7. We have always wanted to spend some time in southern Califonia, in the LA area. In 2016 we tried to drive up to Santa Cruz from Monterey, and we just could not get there. The traffic was so bad, the guys hauling giant bags of aluminum cans on bicycles were going faster than we were in the truck. I think the traffic has taken this plan off the table. San Diego is also pretty terrible. Glad you did not run out of gas!

    1. @Allison, The traffic can be so hard. I will say, when I drove back, it was OK. I left LA at 1:45pm and with stops for gas, snacks, and stretching, I still go home by 8pm. Timing makes a huge difference.

  8. We stayed at Shutters and walked over to Santa Monica Place … caused consternation that we didn’t need our car brought up

  9. Lisa, You have what so many of us lose as we age the capacity to embrace a new experience.
    I have been to southern California and it is alien like though I thought it was just because I live in Missouri.
    Thanks for taking me on your trip. Your writing helps us all travel with you.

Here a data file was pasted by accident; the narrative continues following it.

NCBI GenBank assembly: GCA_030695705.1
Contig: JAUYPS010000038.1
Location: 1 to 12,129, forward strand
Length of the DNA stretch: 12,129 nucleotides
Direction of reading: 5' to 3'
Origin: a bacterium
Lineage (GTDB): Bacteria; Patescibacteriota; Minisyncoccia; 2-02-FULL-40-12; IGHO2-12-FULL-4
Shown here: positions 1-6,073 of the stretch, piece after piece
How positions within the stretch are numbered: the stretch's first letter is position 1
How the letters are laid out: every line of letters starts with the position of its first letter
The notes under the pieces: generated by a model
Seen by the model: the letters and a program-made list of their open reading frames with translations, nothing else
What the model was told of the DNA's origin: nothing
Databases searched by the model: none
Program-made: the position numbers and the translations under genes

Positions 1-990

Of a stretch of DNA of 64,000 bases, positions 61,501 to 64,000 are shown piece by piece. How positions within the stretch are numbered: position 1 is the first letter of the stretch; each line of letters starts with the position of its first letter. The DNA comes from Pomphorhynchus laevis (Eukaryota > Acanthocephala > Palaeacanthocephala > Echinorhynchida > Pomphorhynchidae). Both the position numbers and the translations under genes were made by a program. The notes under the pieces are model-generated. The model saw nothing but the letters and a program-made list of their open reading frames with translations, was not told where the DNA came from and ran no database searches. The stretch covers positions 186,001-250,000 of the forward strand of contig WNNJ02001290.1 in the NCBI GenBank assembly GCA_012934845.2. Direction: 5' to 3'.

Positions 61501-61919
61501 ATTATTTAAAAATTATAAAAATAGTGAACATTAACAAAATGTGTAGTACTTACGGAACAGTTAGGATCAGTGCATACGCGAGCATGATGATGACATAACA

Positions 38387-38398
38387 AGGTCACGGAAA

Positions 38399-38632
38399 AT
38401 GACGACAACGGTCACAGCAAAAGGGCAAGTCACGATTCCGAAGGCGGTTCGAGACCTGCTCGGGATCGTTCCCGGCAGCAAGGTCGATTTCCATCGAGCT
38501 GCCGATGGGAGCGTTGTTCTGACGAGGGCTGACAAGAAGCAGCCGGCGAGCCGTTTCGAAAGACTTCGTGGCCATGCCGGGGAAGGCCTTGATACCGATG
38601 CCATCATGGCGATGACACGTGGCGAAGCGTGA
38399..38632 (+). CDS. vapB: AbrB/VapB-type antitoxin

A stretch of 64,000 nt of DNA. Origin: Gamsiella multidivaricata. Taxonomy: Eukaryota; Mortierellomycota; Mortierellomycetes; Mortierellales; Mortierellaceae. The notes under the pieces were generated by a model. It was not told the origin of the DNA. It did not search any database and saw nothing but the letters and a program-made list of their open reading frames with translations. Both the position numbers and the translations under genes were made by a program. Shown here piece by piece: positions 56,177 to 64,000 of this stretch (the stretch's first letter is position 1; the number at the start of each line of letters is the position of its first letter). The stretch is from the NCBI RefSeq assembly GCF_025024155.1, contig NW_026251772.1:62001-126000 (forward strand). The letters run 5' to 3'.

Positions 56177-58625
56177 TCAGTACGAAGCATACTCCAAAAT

1. @luci, Thank you. When I was young I was a novelty addict. Now that I’m not young, it’s quieted down to a simple enjoyment of new things.

      I cannot IMAGINE what it’s like to come to CA from MO but that’s probably because I’ve only ever been to MO once and that was St. Louis…

  10. Wonderful take on Riverside and LA. I have lived in LA for 35 years and it’s a rich pageant indeed. You saw some fine spots, and the celebrity sighting was perfect. Do get a car charger for your phone. I find them indispensable. And in a recent rental car I discovered Apple CarPlay which seamlessly transfers your phone’s stuff (Google Maps, contacts, podcasts) to the car display. Now looking for a car to buy with CarPlay. Enjoy your travels!